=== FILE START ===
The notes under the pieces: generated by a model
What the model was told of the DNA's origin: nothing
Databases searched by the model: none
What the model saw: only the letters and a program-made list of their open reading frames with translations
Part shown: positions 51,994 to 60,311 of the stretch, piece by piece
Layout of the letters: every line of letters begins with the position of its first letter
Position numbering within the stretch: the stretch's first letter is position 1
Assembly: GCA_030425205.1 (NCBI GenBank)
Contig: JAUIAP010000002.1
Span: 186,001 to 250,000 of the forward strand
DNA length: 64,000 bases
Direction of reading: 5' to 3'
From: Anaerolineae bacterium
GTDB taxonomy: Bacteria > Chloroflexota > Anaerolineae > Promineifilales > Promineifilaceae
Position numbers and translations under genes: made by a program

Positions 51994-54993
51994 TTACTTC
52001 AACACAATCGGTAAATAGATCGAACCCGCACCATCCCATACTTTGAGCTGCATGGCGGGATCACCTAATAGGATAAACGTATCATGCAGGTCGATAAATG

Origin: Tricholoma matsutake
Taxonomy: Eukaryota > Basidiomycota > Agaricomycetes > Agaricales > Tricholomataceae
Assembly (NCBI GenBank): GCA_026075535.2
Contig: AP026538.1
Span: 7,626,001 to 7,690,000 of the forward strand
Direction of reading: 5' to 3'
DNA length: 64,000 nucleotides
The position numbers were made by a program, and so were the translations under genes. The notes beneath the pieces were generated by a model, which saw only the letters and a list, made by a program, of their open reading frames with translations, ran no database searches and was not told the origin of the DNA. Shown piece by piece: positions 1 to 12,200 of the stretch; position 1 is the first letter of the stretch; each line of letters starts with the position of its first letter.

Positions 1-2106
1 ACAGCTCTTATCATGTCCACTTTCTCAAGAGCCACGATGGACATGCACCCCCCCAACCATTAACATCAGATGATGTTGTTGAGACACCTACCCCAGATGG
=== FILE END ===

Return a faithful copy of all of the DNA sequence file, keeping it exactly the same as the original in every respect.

The notes under the pieces: generated by a model
What the model was told of the DNA's origin: nothing
Databases searched by the model: none
What the model saw: only the letters and a program-made list of their open reading frames with translations
Part shown: positions 51,994 to 60,311 of the stretch, piece by piece
Layout of the letters: every line of letters begins with the position of its first letter
Position numbering within the stretch: the stretch's first letter is position 1
Assembly: GCA_030425205.1 (NCBI GenBank)
Contig: JAUIAP010000002.1
Span: 186,001 to 250,000 of the forward strand
DNA length: 64,000 bases
Direction of reading: 5' to 3'
From: Anaerolineae bacterium
GTDB taxonomy: Bacteria > Chloroflexota > Anaerolineae > Promineifilales > Promineifilaceae
Position numbers and translations under genes: made by a program

Positions 51994-54993
51994 TTACTTC
52001 AACACAATCGGTAAATAGATCGAACCCGCACCATCCCATACTTTGAGCTGCATGGCGGGATCACCTAATAGGATAAACGTATCATGCAGGTCGATAAATG

Origin: Tricholoma matsutake
Taxonomy: Eukaryota > Basidiomycota > Agaricomycetes > Agaricales > Tricholomataceae
Assembly (NCBI GenBank): GCA_026075535.2
Contig: AP026538.1
Span: 7,626,001 to 7,690,000 of the forward strand
Direction of reading: 5' to 3'
DNA length: 64,000 nucleotides
The position numbers were made by a program, and so were the translations under genes. The notes beneath the pieces were generated by a model, which saw only the letters and a list, made by a program, of their open reading frames with translations, ran no database searches and was not told the origin of the DNA. Shown piece by piece: positions 1 to 12,200 of the stretch; position 1 is the first letter of the stretch; each line of letters starts with the position of its first letter.

Positions 1-2106
1 ACAGCTCTTATCATGTCCACTTTCTCAAGAGCCACGATGGACATGCACCCCCCCAACCATTAACATCAGATGATGTTGTTGAGACACCTACCCCAGATGG